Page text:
Do your team members struggle to work together? Do your team leaders struggle to bring high-performing teams together to deliver team outcomes? Do team members succeed at fulfilling their individual assignments, but projects still fail?
We feel your pain and we have the cure – shared team accountability.
Does This Sound Familiar?
A project team designs a software application for a financial services company. Judy’s accountable for designing the user interface. She’s designed interfaces for many years and has always delivered a good product. Kyle, a new and less experienced team member, is in charge of reporting. It’s clear he’s a bit behind, but he doesn’t tell anyone that he’s struggling.
When Judy finishes her design ahead of schedule, she moves on to another project. It’s not a priority, but it’s coming up soon and she thinks it will look good if she gets a head start. The customer reviews the completed software design and rejects it.
Steve, the team leader, tells the team they have to rework the entire solution. He distributes a report detailing the reasons the financial services firm rejected the design. Judy reads the report and sees there are no comments about the user interface. The main issues are data management and reporting. “Phew!” she thinks, “At least my part was successful.”
The thing is, Judy started her career designing reports, and she sensed Kyle was struggling. She has the experience to provide support, but didn’t. She finished the user interface design and moved on to other work.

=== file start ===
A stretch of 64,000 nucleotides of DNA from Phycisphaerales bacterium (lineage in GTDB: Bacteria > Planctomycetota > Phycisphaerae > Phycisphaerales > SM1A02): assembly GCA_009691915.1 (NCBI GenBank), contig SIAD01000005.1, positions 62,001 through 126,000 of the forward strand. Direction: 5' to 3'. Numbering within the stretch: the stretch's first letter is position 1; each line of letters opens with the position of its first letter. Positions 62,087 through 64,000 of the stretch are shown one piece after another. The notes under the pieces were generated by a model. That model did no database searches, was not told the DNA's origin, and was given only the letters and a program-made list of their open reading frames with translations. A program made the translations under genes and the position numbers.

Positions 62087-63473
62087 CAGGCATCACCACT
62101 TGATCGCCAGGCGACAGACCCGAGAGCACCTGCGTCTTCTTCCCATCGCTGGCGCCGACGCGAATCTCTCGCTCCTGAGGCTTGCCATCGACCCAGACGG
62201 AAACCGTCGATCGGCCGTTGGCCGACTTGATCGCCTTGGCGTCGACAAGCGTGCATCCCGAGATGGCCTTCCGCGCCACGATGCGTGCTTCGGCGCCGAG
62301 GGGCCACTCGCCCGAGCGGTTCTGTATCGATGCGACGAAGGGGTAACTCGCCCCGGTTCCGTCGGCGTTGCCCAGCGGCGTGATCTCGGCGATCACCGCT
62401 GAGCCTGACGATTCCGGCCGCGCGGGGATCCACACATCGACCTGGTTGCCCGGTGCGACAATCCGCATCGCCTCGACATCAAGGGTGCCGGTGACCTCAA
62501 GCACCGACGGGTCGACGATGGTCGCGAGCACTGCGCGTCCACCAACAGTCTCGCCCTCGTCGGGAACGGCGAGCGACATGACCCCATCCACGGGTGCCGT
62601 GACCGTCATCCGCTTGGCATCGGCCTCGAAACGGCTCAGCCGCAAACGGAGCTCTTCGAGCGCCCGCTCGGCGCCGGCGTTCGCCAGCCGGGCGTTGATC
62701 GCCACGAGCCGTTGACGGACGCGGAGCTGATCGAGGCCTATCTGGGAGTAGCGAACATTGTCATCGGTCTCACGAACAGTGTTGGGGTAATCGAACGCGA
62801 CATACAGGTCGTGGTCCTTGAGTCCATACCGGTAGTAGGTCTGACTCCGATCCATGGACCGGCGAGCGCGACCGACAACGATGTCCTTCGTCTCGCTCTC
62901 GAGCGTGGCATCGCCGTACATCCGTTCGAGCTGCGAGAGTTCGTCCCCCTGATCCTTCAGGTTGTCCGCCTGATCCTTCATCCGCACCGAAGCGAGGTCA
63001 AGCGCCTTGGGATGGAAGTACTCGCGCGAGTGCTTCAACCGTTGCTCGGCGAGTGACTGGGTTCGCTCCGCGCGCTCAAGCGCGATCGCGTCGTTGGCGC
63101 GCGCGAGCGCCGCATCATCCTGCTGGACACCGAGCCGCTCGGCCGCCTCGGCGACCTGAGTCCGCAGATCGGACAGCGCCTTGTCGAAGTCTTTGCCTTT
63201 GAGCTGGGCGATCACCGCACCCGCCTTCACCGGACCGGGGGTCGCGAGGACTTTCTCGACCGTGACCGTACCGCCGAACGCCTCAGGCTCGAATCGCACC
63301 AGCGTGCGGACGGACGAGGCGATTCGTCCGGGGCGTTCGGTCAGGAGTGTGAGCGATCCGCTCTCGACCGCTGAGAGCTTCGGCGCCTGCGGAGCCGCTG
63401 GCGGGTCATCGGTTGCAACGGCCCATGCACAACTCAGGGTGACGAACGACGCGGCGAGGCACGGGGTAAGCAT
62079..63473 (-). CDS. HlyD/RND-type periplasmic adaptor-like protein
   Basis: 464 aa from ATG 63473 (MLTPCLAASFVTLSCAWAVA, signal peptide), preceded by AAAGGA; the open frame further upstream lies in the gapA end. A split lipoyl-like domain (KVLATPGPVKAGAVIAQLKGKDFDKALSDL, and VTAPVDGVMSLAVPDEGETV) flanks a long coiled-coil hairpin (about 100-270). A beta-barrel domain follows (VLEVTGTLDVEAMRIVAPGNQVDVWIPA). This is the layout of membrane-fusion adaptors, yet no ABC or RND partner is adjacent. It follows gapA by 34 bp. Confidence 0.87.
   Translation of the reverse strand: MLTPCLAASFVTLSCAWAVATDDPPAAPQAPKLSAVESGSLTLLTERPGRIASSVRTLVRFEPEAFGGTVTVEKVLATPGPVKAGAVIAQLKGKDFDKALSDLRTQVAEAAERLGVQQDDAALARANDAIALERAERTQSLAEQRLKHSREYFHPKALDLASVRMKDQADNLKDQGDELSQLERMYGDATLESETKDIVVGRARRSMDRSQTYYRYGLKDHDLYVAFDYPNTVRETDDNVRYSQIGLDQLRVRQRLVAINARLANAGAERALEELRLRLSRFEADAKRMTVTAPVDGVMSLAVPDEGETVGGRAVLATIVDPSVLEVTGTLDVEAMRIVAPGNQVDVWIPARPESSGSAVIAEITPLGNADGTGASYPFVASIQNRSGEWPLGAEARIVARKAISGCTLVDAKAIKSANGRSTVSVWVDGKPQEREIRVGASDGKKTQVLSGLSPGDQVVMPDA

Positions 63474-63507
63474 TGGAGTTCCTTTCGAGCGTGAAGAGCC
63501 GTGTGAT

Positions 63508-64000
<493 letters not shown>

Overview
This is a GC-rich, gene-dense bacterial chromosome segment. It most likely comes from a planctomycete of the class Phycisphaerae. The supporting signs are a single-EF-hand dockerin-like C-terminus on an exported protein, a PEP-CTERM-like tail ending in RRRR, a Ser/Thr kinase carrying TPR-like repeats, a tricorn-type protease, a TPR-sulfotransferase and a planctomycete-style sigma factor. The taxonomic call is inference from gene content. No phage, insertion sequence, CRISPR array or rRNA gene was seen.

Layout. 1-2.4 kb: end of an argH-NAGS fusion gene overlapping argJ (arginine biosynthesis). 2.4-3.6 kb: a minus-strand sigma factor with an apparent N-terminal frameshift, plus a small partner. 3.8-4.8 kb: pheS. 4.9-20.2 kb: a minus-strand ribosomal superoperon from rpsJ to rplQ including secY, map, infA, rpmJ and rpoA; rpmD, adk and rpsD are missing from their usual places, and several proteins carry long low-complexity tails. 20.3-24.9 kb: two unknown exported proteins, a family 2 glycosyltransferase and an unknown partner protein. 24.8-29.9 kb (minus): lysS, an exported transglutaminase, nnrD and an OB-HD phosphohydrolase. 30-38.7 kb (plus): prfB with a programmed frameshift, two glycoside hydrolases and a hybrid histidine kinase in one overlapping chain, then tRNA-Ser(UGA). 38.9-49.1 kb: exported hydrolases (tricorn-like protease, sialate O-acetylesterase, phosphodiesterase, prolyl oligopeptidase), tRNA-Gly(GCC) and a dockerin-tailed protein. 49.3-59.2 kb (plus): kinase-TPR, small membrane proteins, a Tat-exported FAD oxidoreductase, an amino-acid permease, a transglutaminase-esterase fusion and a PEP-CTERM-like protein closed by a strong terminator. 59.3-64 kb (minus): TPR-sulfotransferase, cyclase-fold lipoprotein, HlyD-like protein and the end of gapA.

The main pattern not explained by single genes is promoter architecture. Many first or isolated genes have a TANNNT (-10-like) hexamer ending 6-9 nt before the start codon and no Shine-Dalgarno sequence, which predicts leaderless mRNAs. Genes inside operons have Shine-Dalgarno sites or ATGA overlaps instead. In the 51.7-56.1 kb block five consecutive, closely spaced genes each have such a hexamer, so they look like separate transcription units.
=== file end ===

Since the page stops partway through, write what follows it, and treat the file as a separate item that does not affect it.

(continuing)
Back to the drawing board for the team.
Everyone Is Accountable for Team Outcomes
This scenario sheds light on one of the challenges of working on a team. Many of us have been on teams where we had to do most of the heavy lifting. Other times—though we may not want to admit it—we didn’t have to do much lifting at all.
It’s human nature to focus on our own area of accountability. To place our own best interest above what’s best for the team. We know what the team needs to produce for a successful outcome. But we’re only accountable for our own deliverables. (Right? Not really.)
What’s the bottom line? Everyone is accountable for team outcomes, regardless of how much each member contributes.
Should you be “held accountable” for achieving a goal that depends on others? We think the answer is a resounding yes! To build high-performing teams, you need to value team accountability over individual accountability. In other words, the team outcome is more important than individual team member outcomes. The software application is more important than the user interface or reporting designs.
Nobody Wins the Blame Game
We all want to reap the rewards of team success. But it can be difficult to share accountability for team failure. Unfortunately, when there’s failure, the first question is often, “whose fault is it?” Shared team accountability puts an end to finger-pointing when something goes wrong. It eliminates blame. Instead, teams that share accountability learn from shared experience and plan for improvement together. Everybody wins.
Shared Accountability and High-Performing Teams
Leaders invest significant resources into team development. Team-building considerations include personality types, thinking styles, working styles etc. These ensure team members understand each other and get along.